Ward 7 NDP campaigns
By Ulli Diemer
After having avoided the civic arena since the 1969 municipal election, the Metro Toronto NDP is throwing itself into local politics.
NDPers have of course always been active in local organizing and in civic campaigns, but their party as such has not been involved since the 1969 election, when both the NDP and the Liberals attempted to run party cavaigns with little success.
This time, New Democrats are confident that things will be different, and in the forefront of activity is the newly-formed Ward 7 NDP Association. The local association was formed by members of the St. David and St. George provincial association, after the NDP’s Metro Council called on members to form ward associations. (Members from Riverdale are also getting involved now.)
The NDPers are endorsing candidates on all levels (trustees, aldermanic, mayoralty) in the upcoming election, and, where possible, are encouraging candidates to actually run on the party label. The latter objective, however, has been less than successful to date: in Ward 7, only one candidate, trustee-hopeful George Martell, is actually running as an NDPer. Others, including some party members, and even Gord Cressy, who ran as the NDP candidate in the last provincial election, and who is now running for alderman, have only sought party endorsement and support without committing themselves to an actual NDP campaign.
The Ward 7 NDP has endorsed the following candidates: Mayor: John Sewell; Alderman: Janet Howard and Gord Cressy; Public School Trustees; Sheila Holmes and George Martell; Separate Representative on Public School Board: Frank Nagel; Separate School Trustee: Lorenzo Colle. Of these, Howard Holmes, and Nagle are incumbents.
In this, as in other wards, the NDP is not restricting itself to endorsing NDP members, but is trying to make sure that ‘progressive’ candidates don’t run against each other. The party is working closely with the Metro area Labour Council, which also endorses candidates. A third group, Reform Metro (Movement for Municipal Reform) is also running a campaign.
It is not clear at this point just how elected NDPers would function on council and school board if elected. There has been some hope of forming a party caucus, but there is the problem of how other ‘progressive’, including representatives endorsed by the party but not members of the party, would fit into such a scheme. In Ward 7, for example, Janet Howard, while seeking NDP endorsement, has nevertheless made it clear that she has no plans to join the party in the foreseeable future. Both she and John Sewell have expressed reservations about NDP involvement on the municipal level. Similarly, at the trustee level, incumbent Sheila Holmes is not running as a New Democrat, even though she has recently joined the party. How would she work with George Martell, who is running as NDP candidate?
Despite these problems, party workers are confident that this venture into municipal politics will be more fruitful than the last one. For one thing, they have done more extensive work on the policy level. Together with the Labour Council, the NDP's Metro Toronto Area Council has produced a booklet of municipal and education policies for the election. The policies give fairly detailed coverage to such issues as taxes, development, community services cutbacks, tenants, the environment, and the education system. All candidates seeking endorsement have been questioned on their support for these policies. Candidates running on the party label are expected to review their campaign literature with the NDP’s policy committee.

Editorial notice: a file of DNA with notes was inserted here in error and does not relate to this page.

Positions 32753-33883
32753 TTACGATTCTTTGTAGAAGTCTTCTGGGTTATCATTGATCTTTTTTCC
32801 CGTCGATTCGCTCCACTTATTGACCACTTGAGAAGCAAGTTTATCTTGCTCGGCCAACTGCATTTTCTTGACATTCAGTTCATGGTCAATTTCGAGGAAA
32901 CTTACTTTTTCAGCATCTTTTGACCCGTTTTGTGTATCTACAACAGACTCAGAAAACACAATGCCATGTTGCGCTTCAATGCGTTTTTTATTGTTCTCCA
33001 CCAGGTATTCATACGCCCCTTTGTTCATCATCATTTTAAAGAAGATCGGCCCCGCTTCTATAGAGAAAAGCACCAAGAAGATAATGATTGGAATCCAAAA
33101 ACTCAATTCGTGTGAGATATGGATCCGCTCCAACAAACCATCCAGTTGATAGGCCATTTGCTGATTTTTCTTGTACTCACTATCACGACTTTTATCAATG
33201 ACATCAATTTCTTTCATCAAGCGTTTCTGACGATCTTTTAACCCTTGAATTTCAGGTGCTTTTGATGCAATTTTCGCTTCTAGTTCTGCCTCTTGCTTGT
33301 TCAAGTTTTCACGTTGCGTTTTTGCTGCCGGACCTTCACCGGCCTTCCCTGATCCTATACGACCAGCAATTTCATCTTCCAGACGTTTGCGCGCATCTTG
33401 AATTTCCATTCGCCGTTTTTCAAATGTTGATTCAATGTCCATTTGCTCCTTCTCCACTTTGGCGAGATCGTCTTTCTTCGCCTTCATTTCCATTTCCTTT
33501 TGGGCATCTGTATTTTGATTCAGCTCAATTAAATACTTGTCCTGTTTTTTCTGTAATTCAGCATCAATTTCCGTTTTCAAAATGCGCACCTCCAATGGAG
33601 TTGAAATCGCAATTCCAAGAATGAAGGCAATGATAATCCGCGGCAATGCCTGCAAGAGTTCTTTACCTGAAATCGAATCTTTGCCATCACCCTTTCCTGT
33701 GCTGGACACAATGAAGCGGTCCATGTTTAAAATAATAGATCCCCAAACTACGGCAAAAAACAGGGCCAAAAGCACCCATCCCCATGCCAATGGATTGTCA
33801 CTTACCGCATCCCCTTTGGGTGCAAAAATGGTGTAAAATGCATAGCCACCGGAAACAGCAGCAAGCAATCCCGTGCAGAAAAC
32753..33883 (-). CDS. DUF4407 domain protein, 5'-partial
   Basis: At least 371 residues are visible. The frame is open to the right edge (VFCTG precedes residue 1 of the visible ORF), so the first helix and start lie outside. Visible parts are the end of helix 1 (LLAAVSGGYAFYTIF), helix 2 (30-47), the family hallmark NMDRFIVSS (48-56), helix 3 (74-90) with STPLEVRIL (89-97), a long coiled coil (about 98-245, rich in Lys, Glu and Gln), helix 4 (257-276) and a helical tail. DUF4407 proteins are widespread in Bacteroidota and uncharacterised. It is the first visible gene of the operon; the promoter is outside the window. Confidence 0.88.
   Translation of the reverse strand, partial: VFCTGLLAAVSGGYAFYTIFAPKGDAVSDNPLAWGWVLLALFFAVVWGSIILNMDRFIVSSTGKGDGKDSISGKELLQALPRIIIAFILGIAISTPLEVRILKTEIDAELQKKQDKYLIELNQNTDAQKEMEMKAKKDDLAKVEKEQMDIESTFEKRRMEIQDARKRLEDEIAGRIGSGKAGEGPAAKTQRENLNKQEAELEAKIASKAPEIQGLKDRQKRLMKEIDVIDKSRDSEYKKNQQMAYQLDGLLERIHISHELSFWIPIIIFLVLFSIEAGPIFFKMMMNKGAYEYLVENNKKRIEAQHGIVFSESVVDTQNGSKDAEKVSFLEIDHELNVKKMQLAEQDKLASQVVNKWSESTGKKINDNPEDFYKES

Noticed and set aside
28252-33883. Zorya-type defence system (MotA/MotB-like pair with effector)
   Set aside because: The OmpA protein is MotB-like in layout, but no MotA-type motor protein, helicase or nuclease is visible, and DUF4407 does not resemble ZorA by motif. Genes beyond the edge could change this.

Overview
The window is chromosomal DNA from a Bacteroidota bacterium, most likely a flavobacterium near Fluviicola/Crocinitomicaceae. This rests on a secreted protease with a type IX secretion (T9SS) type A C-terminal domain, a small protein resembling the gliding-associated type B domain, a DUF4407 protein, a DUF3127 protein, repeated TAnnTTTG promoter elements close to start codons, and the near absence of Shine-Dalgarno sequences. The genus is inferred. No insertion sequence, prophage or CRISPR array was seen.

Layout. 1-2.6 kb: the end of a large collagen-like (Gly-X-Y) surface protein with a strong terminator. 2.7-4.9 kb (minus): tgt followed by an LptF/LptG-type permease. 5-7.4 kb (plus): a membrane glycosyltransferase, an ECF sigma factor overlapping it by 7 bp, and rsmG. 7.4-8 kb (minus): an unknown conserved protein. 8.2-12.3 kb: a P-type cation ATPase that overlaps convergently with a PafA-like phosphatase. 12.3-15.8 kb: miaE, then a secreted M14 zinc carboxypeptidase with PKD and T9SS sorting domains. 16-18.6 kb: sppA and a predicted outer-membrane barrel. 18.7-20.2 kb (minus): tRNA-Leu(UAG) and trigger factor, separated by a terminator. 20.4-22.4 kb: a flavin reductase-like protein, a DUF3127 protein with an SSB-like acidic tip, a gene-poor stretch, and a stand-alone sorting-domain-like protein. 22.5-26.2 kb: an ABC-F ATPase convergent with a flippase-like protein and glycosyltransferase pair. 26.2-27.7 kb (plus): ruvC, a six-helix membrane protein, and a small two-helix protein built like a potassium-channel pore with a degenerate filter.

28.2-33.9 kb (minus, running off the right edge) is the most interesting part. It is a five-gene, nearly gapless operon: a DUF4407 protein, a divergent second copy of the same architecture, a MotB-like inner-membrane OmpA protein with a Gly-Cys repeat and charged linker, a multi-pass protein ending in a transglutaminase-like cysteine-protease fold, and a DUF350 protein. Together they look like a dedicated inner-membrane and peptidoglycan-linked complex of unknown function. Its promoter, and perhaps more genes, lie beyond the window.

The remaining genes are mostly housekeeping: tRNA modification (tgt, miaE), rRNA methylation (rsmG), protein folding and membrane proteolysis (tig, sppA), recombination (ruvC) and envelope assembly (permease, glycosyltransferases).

The NDP also expects its involvement to continue past the election. It is interested in forming some kind of caucus on council, which would work in a concerted way to implement party policies. Associations such as the Ward 7 group also expect to continue to be active between elections as a formal, on-going organization with executives, committees and the other structures associated with the NDP on the federal and provincial level. The associations plan to work with elected candidates in pressing for the implementation of party policies. In Ward 7, there will be general committees in policy areas such as education, which will be active.
The rationale for party involvement, according to party worker Noreen Dunphy, comes from the realization that previous approaches to reform have fallen short. The loose association of activists and reformers in working together on specific issues in the community and on council has not been enough, says Dunphy: “We’ve found out that electing ‘good guys’ is not good enough.” “There has to be a way of bringing more to bear on problems than we’ve managed to do so far.”
Dunphy also faults the reformers' belief that city problems could be solved on the city level alone. “The economic forces we are dealing with are far beyond what city councils can deal with,” she says. “You can”t solve problems by just concentrating on neighbourhood planning. You can”t deal with land ownership, for example, on a local level.” She adds, “If socialism is relevant at all, then it is relevant on all levels.”
Published in Seven News, Volume 9, Number 11, 7 October 1978.